After waiting a few minutes and still nothing, I noticed some faint lettering on the screen inviting me to “Enter Password” followed by a blinking cursor. Time to make some educated guessing. I played at being a hacker for five or ten minutes, largely to make myself look busy before walking to the administration office.

Curly Cords

I was walking because no one had shown me how to work the phones yet, phones which had handsets still attached to bases by curly cords. No more wandering round making calls, tucking the handset between chin and shoulder to allow secondary, often more important pursuits such as typing, kneading bread, and opening bottles of wine with one hand.

The office administrator didn’t even look at me as she said: “I haven’t put you on the system yet so you can’t use the computer. We got new ones in this year so I’ll see you on Monday next week and go over them with you.”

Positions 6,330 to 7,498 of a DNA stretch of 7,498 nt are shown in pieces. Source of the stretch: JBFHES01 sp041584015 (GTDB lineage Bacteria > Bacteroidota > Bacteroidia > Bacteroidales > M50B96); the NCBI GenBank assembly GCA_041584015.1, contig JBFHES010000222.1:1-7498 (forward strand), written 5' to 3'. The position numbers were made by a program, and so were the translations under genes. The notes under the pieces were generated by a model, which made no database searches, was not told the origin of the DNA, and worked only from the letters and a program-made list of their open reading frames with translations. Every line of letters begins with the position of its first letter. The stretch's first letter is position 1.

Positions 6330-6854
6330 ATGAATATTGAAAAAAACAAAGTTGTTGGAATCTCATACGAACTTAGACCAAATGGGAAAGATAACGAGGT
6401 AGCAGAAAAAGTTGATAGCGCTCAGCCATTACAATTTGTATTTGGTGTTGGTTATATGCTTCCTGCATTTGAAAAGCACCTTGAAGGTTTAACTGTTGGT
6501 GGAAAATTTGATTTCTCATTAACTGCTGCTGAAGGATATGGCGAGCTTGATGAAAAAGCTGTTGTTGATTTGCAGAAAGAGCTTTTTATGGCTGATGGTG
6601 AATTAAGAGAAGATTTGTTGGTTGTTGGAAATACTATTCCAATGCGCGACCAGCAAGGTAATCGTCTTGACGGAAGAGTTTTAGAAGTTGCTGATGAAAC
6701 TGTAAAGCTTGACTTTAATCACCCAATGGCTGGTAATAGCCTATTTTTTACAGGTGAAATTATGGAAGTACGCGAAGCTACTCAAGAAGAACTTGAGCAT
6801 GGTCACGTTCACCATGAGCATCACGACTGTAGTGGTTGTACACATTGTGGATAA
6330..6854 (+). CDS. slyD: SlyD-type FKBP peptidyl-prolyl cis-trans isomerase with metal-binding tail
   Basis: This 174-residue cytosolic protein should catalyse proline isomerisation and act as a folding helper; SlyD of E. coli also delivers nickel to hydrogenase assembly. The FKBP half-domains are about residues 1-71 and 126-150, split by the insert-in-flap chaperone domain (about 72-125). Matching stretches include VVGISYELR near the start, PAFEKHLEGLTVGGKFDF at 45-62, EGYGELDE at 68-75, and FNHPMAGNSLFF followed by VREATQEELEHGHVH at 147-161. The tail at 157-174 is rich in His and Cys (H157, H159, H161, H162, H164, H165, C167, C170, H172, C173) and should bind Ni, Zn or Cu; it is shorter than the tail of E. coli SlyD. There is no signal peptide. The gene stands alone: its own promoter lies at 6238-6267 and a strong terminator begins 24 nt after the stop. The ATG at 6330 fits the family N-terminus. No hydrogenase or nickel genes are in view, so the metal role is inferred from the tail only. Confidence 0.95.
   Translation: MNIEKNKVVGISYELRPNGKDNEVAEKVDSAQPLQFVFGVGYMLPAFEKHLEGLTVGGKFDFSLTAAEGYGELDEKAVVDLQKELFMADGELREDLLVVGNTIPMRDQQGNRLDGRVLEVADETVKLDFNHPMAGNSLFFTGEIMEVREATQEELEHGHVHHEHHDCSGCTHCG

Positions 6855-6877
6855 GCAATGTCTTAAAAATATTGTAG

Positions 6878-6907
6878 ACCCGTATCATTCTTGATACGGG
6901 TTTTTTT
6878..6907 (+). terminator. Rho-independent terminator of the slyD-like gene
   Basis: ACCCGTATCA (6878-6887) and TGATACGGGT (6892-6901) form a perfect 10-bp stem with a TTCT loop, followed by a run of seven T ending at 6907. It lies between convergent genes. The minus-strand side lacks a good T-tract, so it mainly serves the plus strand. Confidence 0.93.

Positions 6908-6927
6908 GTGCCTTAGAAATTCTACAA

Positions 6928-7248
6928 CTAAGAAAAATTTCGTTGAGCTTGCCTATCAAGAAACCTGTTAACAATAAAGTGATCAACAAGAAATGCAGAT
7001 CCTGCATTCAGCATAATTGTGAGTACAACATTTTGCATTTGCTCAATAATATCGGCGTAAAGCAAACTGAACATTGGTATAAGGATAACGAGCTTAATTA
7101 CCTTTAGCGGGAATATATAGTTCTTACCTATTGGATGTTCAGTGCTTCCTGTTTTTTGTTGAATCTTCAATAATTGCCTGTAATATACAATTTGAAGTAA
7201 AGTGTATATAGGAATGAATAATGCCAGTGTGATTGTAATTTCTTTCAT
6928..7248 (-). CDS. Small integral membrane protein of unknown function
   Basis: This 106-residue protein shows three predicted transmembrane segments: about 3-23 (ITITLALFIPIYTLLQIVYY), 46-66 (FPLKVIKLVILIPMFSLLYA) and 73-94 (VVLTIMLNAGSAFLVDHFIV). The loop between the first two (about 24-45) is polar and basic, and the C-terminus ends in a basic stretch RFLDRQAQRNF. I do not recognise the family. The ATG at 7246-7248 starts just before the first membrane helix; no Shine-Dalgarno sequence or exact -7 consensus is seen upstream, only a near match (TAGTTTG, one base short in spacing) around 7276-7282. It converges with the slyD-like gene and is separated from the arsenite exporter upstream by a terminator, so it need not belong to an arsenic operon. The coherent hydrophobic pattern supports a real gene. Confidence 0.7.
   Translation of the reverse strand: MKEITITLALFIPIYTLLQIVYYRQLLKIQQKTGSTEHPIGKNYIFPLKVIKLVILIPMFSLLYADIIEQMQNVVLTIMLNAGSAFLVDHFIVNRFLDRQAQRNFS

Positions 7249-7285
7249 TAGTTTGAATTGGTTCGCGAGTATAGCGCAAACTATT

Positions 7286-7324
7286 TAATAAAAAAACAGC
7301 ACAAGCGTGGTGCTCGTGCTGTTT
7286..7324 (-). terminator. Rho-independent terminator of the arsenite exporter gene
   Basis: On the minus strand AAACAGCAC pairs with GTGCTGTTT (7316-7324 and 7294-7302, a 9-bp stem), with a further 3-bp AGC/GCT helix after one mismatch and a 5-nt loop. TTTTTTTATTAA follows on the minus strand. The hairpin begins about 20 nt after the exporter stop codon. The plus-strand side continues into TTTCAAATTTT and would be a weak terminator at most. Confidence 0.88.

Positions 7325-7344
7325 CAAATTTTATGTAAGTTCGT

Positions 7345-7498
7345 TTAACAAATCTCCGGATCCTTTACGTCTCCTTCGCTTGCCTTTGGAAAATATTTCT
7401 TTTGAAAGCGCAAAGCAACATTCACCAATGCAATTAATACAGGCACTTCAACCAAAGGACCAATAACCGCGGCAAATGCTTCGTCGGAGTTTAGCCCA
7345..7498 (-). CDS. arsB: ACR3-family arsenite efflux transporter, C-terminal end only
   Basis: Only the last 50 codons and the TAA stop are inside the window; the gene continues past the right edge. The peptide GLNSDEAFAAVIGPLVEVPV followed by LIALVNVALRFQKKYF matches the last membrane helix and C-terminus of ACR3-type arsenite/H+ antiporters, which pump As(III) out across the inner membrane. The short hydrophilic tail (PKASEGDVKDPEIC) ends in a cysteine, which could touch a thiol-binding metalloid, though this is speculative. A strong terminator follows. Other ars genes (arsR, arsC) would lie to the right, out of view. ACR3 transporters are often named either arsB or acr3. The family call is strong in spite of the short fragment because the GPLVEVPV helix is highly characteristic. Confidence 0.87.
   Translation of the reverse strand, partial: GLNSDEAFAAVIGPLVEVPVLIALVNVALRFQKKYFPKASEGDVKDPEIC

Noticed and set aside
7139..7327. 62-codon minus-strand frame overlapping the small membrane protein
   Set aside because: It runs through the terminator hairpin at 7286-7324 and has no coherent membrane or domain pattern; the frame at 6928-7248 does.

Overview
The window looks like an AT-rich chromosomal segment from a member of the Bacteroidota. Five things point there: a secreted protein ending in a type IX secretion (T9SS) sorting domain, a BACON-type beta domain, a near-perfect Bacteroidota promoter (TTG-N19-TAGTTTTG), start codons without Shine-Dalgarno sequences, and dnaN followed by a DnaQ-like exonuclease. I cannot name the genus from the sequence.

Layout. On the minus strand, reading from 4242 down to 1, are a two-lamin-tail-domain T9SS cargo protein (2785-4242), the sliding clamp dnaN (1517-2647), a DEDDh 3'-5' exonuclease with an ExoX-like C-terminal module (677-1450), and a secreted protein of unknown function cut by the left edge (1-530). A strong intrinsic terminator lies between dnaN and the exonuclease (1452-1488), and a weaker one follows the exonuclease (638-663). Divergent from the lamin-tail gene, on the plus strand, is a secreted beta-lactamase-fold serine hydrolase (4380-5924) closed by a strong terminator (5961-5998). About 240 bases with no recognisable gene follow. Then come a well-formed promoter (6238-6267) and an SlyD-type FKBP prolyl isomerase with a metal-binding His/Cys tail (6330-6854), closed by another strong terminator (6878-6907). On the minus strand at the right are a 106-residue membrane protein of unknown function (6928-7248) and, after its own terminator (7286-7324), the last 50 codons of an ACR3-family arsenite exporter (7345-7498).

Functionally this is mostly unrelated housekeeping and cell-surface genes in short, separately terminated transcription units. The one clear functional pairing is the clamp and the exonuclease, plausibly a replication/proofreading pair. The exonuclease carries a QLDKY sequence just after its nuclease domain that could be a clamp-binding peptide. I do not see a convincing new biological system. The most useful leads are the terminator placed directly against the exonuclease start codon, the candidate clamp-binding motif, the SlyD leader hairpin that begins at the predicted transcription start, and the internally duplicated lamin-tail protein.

Logmein Not Chowmein

I got home that evening, after a day spent being incredibly helpful, making umpteen cups of tea coffee for anyone who looked slightly dehydrated, meanwhile cleaning the kitchen area to spotlessness. My partner suggested I install the free Logmein on my Mac, and hope that I’ll be able to use it via a Web browser once the Dell lets me in. Then I’ll be able to have a Dell running my Mac Pro back in my own office. I’ll also take my MacBook in case I can pick up a wireless network somewhere, and possibly put hard, yet-to-be-earned cash, to buy into the iPhone hype.

Otherwise I think I shall try to catch swine flu in preference to going back to my new job next week.

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Reader Comments (3)

Jaraeez · August 3, 2009 - 08:23 EST #1